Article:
A case study comparing the performance of wells fractured with crosslinked guar and hydroxypropyl guar (HPG) is presented. Data indicates that for a given crosslinked system, guar and HPG polymers yield comparable proppant pack impairment and fracture polymers yield comparable proppant pack impairment and fracture conductivity. Detailed laboratory conductivity and well performance data are presented for both low and high temperature conditions. Laboratory conductivity data is reported for proppant placed with guar and HPG crosslinked fracturing fluids under in-situ conditions. The effects of proppant embedment. the gel filter cake, and long-term exposure to reservoir temperature and closure stress were determined in this study. Additionally, the effect of crosslinker, breaker system, and polymer load on fracture conductivity is discussed in detail. Subsequent to laboratory testing, numerous fracture design and production simulations were performed to determine the effect of production simulations were performed to determine the effect of guar and HPG crosslinked fluids on well performance. The data indicates the forecasted cumulative production of wells fractured with guar and HPG are similar. However, due to the relatively lower cost of guar, the Net Present Value (NPV) of wells fractured using guar is greater due to lower treatment costs. A case study of sixteen high-temperature wells located in Weld County, Colorado was performed to determine the "actual" effect of the fracturing fluid on well performance. A comparison of post-frac well production data indicates guar and HPG crosslinked fluid yield comparable proppant pack impairment, and thus similar well performance. A detailed discussion is presented. performance. A detailed discussion is presented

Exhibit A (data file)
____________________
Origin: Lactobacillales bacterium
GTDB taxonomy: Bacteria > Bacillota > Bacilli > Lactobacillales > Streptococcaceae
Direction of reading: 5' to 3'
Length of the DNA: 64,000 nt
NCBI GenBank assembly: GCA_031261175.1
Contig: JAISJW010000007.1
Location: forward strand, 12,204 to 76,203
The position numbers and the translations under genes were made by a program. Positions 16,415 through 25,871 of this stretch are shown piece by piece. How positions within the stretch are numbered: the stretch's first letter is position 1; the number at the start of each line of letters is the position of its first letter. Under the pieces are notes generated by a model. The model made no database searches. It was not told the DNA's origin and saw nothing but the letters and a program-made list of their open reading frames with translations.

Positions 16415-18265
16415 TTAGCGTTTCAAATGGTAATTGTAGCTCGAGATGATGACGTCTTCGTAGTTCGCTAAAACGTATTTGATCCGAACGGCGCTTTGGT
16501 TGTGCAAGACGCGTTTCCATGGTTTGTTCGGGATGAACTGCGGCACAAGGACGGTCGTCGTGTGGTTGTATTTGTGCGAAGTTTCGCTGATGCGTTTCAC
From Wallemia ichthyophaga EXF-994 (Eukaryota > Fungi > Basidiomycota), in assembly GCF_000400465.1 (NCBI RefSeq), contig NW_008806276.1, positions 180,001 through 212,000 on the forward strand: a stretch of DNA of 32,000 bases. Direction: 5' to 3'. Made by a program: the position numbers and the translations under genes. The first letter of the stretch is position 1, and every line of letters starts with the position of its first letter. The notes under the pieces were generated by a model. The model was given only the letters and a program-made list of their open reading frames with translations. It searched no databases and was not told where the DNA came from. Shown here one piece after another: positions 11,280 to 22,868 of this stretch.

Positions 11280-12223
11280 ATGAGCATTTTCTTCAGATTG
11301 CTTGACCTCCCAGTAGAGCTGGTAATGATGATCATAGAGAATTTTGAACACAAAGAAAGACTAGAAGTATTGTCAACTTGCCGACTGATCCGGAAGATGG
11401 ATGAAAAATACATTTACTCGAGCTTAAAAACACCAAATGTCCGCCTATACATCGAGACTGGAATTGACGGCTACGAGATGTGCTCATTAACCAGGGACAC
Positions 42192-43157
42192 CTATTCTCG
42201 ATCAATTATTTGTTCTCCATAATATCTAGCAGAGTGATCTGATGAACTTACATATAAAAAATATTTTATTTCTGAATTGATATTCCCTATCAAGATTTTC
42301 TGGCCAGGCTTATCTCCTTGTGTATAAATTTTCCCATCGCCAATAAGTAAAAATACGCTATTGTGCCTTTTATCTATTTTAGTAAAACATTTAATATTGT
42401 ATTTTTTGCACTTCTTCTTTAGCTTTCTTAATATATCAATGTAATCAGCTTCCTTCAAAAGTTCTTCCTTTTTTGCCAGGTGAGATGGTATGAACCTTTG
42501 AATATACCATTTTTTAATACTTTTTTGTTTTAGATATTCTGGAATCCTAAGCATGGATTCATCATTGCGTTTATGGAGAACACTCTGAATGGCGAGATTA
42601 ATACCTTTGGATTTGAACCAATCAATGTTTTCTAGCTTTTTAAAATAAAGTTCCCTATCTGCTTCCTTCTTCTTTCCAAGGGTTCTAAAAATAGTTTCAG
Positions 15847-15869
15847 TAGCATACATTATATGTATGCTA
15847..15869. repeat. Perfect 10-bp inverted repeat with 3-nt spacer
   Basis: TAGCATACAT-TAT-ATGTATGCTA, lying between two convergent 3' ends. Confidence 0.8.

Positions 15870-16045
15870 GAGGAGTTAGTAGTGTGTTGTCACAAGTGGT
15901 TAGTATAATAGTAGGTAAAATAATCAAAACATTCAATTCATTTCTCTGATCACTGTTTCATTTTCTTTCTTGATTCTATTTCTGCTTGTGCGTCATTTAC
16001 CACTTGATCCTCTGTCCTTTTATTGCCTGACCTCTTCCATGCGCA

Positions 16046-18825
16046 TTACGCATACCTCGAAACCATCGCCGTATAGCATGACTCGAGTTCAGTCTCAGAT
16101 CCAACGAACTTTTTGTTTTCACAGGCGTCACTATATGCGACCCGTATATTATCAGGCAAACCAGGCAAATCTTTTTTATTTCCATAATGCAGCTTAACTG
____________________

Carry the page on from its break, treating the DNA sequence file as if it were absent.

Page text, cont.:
Previously researchers have reported natural polymers utilized in Previously researchers have reported natural polymers utilized in water-based fracturing fluids have adverse effects on proppant permeability. However, these viscous fluids provide an permeability. However, these viscous fluids provide an efficient means to create and propagate a fracture, and effectively transport proppant into the created fracture. Thus, it would be beneficial to develop methods to minimize proppant permeability impairment caused by the polymers. One of the earliest attempts to decrease proppant permeability damage was directed at the development of a "cleaner" polymer system. Guar, a naturally occurring polysaccharide, was reacted with proplylene oxide to form HPG. During this process, a large quantity of plant material (residue) was removed to yield a "cleaner" polymer. Laboratory tests indicated that HPG had only 1 to 3 weight percent (%w/w) residue, whereas guar exhibited 8 to 13 % w/w residue. Based on this information, it was concluded that HPG creates less proppant pack damage than guar polymers. Additionally, HPG offered improved compatibility with methanol and greater high-temperature stability. Consequently, in the early 1970's, the fracturing industry became very conscious of the fact that HPG had a lower residue than guar. Usage of guar fracturing fluids decreased dramatically (Fig. 1) while HPG usage increased. Thus, guar was perceived to be a "dirty" fluid and HPG became the standard frac fluid polymer. In 1984 a conductivity study was performed by Almond and Bland that indicated no correlation could be drawn between % w/w residue and proppant pack permeability impairment. In fact, it was reported that guar and HPG produced similar proppant pack damage (18 % HPG vs. 20 % guar @ 120 degrees F), even though the intermediate residue guar had 5 to 6%w/w residue compared to HPG's 1 to 2%w/w residue. Recently, conductivity studies performed under in-situ conditions by Pennys have shown that both guar and HPG yield similar conductivity impairment. Additionally, Penny's study indicates that polymer loading, type of crosslinker, and breaker system dramatically affect the conductivity of a proppant pack. In today's oilfield environment with depressed hydrocarbon prices, the optimization of all costs associated with the production prices, the optimization of all costs associated with the production of oil and gas is required. Since the fluid polymer costs may constitute 15 to 20% of hydraulic fracturing costs, guar warrants reevaluation as a cost effective alternative to more expensive, so-called "cleaner" polymers. This paper presents the results of extensive laboratory conductivity testing of proppants placed with various guar and HPG crosslinked systems. The laboratory data is supported by a case study of 16 wells fractured with guar and HPG crosslinked systems.